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Complexity of low-frequency blood oxygen level-dependent fluctuations covaries with local connectivity
Article first published online: 18 FEB 2013
Copyright © 2013 Wiley Periodicals, Inc.
Human Brain Mapping
Volume 35, Issue 4, pages 1273–1283, April 2014
How to Cite
Anderson, J. S., Zielinski, B. A., Nielsen, J. A. and Ferguson, M. A. (2014), Complexity of low-frequency blood oxygen level-dependent fluctuations covaries with local connectivity. Hum. Brain Mapp., 35: 1273–1283. doi: 10.1002/hbm.22251
- Issue published online: 20 MAR 2014
- Article first published online: 18 FEB 2013
- Manuscript Accepted: 30 NOV 2012
- Manuscript Revised: 1 NOV 2012
- Manuscript Received: 1 MAR 2012
- National Institute of Health. Grant Numbers: K08MH092697, T32DC008553
- Ben B. and Iris M. Margolis Foundation
- Primary Children's Foundation Early Career Development Award
- brain development;
- resting state fMRI;
- chaos theory;
- power law;
- avalanche dynamics;
- regional homogeneity;
- long memory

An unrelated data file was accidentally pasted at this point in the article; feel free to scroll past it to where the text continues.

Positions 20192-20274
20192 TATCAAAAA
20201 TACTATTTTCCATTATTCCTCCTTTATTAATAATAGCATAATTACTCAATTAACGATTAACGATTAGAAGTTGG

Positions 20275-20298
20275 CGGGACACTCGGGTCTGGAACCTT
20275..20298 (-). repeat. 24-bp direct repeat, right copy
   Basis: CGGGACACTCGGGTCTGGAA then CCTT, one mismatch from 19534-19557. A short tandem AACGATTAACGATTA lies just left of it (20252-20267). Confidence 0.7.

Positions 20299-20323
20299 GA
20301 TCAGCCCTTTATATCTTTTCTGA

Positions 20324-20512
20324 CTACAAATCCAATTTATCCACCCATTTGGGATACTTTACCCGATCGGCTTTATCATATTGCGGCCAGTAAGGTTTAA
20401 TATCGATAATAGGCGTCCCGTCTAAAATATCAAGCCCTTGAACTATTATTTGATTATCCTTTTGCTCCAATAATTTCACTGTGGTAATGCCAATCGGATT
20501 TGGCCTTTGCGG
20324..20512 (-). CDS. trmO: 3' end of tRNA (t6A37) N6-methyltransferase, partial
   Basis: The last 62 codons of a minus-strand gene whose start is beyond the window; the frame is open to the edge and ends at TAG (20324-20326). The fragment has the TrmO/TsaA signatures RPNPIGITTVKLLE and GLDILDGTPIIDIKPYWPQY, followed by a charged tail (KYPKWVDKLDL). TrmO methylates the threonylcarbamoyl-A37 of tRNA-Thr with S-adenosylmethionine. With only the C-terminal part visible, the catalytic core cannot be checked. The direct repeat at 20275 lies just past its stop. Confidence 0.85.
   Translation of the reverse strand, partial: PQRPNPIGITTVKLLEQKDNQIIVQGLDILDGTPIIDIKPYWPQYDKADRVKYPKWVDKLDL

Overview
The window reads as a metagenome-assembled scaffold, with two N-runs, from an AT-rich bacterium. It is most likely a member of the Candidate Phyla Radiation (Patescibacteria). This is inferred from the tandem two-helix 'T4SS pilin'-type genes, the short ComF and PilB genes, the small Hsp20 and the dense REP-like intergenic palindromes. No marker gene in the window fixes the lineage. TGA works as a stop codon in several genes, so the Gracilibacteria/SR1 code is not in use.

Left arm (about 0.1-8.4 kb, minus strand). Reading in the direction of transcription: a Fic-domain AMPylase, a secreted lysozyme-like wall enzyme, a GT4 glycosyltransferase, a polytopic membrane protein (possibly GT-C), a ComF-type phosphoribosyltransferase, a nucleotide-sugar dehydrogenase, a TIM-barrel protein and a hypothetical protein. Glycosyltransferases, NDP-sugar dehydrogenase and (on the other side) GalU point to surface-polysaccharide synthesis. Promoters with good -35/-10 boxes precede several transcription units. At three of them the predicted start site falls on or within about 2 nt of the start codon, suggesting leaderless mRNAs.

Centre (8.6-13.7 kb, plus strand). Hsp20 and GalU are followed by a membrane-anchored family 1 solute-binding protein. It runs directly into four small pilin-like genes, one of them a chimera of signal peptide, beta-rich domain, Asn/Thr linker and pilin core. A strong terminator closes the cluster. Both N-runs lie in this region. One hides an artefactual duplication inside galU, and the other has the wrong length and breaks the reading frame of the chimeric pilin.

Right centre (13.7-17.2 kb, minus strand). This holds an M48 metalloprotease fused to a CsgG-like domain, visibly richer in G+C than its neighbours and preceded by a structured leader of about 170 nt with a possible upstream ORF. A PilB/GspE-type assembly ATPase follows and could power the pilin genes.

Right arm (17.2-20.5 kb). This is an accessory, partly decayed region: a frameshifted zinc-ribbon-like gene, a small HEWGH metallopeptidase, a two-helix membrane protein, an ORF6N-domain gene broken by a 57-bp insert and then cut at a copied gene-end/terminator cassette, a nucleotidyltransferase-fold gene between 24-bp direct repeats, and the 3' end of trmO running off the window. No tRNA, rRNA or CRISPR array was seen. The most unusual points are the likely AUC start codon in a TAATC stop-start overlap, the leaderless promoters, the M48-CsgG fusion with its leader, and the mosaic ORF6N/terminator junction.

Very low-frequency blood oxygen level-dependent (BOLD) fluctuations have emerged as a valuable tool for describing brain anatomy, neuropathology, and development. Such fluctuations exhibit power law frequency dynamics, with largest amplitude at lowest frequencies. The biophysical mechanisms generating such fluctuations are poorly understood. Using publicly available data from 1,019 subjects of age 7–30, we show that BOLD fluctuations exhibit temporal complexity that is linearly related to local connectivity (regional homogeneity), consistently and significantly covarying across subjects and across gray matter regions. This relationship persisted independently of covariance with gray matter density or standard deviation of BOLD signal. During late neurodevelopment, BOLD fluctuations were unchanged with age in association cortex while becoming more random throughout the rest of the brain. These data suggest that local interconnectivity may play a key role in establishing the complexity of low-frequency BOLD fluctuations underlying functional magnetic resonance imaging connectivity. Stable low-frequency power dynamics may emerge through segmentation and integration of connectivity during development of distributed large-scale brain networks. Hum Brain Mapp 35:1273–1283, 2014. © 2013 Wiley Periodicals, Inc.